Photos by David Gordon
Within the next few days, Saugerties will become an outdoor museum featuring the work of 35 local artists, each with a unique vision of the Saugerties Lighthouse.
Each artist starts with a model constructed by Gus Pedersen, but each gives it a unique flavor. For some, including Pedersen himself, the basic shape is too constraining, and they have modified it, though for the most part the lighthouse shape remains, sometimes with additions.
It seems that each year, some new ideas and interpretations of the lighthouse design turn up. “Every year, they get better,” said Village Trustee Donald Hackett. “Last year, I thought, ‘how can they top this,’ but they did. How could you ever pick a winner?”
Perhaps the “winner” will be determined when the lighthouses are auctioned off at 6:30 p.m. on September 20. The lighthouses will be on display starting at 5 p.m. and the $25 ticket price includes appetizers.
Saugerties has had street displays of horses and of chairs, but the lighthouse “is our major branding for Saugerties,” said Saugerties Chamber of Commerce Chairman Mark Smith. The lighthouses were slightly smaller this year than last, as “we were hoping they would be a little easier for the artists to move, but they’re still pretty heavy.”
This year, Saugerties and Catskill are running an exchange program. Stephen Martin’s “The Cat’s Pajamas” features a cat in night clothes carrying a tray of snacks on its tail. In return, Saugerties is sending Woody Sperl’s “Woods Wild Flowers” to Catskill.
Gus Pedersen made the basic wooden model last year, but did not decorate one for the streetscape. This year, his model was certainly the most spectacular, with a brightly lighted interior, exposed by a diagonal cut across the body of the model and a musical accompaniment. Solar cells sprout from either side to charge the battery that runs it. Also lighted is “Enlightened,” by Eric Adams and Tom Swart, which has a display of colored lights across its face. With a flat roof and redesigned light, it looks more like an electronic device than a lighthouse.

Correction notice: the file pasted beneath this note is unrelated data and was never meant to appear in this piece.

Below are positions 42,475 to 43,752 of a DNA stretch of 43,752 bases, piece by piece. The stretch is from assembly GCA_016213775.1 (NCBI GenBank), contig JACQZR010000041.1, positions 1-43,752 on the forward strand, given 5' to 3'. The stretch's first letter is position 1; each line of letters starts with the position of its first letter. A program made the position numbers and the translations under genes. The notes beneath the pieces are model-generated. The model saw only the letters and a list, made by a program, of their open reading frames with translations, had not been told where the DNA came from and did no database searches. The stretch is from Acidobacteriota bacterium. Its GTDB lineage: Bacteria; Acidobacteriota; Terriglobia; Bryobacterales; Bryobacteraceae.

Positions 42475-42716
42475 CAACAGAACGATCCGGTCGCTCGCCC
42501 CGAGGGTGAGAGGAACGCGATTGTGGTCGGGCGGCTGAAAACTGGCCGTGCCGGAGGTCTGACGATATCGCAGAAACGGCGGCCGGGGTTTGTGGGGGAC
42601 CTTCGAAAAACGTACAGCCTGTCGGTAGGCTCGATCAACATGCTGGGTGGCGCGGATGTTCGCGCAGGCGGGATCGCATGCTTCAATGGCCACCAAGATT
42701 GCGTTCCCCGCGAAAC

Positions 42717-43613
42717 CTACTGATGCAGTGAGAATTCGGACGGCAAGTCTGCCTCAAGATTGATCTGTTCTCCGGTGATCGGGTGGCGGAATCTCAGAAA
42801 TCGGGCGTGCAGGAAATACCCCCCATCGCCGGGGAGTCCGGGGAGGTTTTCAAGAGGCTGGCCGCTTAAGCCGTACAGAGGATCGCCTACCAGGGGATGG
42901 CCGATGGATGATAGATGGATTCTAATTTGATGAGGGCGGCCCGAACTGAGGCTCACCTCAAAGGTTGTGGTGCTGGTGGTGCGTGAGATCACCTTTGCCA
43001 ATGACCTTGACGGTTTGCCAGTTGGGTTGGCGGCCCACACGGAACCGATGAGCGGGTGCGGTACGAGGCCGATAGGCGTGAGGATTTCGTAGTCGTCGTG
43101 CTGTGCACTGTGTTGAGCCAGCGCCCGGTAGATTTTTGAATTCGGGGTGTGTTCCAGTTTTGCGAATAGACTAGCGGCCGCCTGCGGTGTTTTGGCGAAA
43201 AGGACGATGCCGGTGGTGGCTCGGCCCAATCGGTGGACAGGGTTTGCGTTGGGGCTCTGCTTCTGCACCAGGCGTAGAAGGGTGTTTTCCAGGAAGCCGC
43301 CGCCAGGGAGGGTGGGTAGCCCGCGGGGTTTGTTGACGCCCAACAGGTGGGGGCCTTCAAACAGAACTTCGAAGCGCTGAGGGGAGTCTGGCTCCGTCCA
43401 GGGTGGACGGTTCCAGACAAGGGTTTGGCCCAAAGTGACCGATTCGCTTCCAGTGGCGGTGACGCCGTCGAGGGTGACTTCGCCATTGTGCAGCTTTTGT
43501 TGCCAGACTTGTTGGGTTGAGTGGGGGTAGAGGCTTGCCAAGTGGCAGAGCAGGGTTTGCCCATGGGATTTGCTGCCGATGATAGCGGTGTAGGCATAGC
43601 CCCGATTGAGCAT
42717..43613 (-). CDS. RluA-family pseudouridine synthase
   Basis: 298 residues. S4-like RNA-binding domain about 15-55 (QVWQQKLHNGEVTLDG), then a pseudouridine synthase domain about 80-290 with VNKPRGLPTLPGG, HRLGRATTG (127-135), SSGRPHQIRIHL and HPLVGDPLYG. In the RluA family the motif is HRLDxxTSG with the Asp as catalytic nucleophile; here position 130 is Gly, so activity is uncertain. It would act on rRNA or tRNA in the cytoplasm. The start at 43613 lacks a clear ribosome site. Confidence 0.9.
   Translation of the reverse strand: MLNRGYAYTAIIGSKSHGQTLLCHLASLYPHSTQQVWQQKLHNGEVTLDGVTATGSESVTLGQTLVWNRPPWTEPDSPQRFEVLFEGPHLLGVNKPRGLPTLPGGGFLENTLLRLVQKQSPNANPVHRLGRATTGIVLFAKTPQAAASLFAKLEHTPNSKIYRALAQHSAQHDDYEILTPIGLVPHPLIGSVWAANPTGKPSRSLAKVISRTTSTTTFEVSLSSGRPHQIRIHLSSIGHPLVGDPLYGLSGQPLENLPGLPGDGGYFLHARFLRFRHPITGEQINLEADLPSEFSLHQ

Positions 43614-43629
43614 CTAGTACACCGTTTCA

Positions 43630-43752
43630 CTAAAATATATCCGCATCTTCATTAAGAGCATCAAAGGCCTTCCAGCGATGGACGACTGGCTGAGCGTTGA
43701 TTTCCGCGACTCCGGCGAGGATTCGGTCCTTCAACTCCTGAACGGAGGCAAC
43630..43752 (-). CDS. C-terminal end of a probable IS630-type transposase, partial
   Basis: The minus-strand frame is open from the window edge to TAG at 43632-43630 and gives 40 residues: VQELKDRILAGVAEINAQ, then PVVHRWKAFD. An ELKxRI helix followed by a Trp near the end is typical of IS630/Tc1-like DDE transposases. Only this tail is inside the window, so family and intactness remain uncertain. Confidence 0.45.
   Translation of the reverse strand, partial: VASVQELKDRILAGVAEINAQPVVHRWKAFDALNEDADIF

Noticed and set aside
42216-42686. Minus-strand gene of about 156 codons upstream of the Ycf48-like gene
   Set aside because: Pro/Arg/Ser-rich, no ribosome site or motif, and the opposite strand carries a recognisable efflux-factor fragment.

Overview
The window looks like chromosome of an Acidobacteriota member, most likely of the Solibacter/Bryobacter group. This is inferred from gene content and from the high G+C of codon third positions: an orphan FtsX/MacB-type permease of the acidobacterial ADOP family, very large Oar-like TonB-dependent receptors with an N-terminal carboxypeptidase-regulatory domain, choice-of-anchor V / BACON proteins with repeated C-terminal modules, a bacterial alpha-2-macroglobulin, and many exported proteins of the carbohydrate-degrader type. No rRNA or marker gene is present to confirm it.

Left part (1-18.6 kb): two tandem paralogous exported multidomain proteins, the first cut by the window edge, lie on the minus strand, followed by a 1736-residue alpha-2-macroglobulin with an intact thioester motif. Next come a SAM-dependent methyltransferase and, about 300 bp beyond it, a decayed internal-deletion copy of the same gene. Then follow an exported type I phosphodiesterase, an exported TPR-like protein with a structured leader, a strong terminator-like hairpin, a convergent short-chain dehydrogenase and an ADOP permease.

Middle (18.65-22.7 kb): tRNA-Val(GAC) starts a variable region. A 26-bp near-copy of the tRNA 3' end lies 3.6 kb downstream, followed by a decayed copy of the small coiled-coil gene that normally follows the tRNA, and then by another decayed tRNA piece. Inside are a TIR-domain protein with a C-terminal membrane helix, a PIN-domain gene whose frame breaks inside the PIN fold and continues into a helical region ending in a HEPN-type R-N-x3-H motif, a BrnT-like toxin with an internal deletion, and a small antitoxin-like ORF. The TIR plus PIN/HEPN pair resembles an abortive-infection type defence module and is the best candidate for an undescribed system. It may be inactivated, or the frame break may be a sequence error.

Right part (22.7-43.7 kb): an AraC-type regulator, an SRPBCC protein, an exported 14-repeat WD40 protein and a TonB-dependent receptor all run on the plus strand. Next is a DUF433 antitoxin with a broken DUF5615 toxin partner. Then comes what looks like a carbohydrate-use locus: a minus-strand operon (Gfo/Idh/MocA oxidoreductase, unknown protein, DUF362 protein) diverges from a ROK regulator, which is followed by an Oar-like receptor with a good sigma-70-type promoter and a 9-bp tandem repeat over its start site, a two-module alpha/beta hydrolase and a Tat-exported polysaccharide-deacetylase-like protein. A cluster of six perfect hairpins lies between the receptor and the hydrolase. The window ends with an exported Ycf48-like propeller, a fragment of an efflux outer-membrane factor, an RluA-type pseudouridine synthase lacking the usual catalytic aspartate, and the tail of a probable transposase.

There’s Aubrey Weeks and Sky Tischler’s Lego house, whose front wall is constructed of Lego bricks, while the remaining walls illustrate other aspects of the Saugerties scene, including the Woodstock Festival of 1994.
One of the most elaborate pieces, “The Best Little Lighthouse in Saugerties,” invited considerable comment for its double entendre similarity to “The Best Little Whorehouse in Texas.” The scantily clad women seen through the windows and the underwear on the clothesline outside add to the impression.
It isn’t often that an artist deliberately exposes his work to damage from the elements, but Mike La Peruta did just that with his piece, “Tiki Time.” Knowing that the model would be outdoors through the summer, he deliberately left it out in the rain. “When I went outside, these boards were all lifted up,” he said, pointing out a row of boards on the front of the piece. “I replaced the boards, and I put another layer of polyurethane on.”
Wooden lighthouses are prone to damage from the weather, said William Kimble. “That’s why I always liked the fiberglass animals or whatever,” he said. “The fiberglass is more durable. I use acrylic paint on all of them, then UV protection, then polyurethane, five or six coats. What you should do, though it’s so costly, is automotive clear coat. ”
For Joanne Sullam, her lighthouse, “Laura’s Butterfly Garden,” was a memorial as well as an expression of love for the colorful insects. “Laura is my sister, and she passed away a couple of years ago leaving two young children. I wanted to do this for her. She loved butterflies, and that’s kind of her symbol. Also, as an environmentalist, I pay attention to some of our local butterflies.” The butterflies on her lighthouse are accurate portrayals of local butterflies, she said.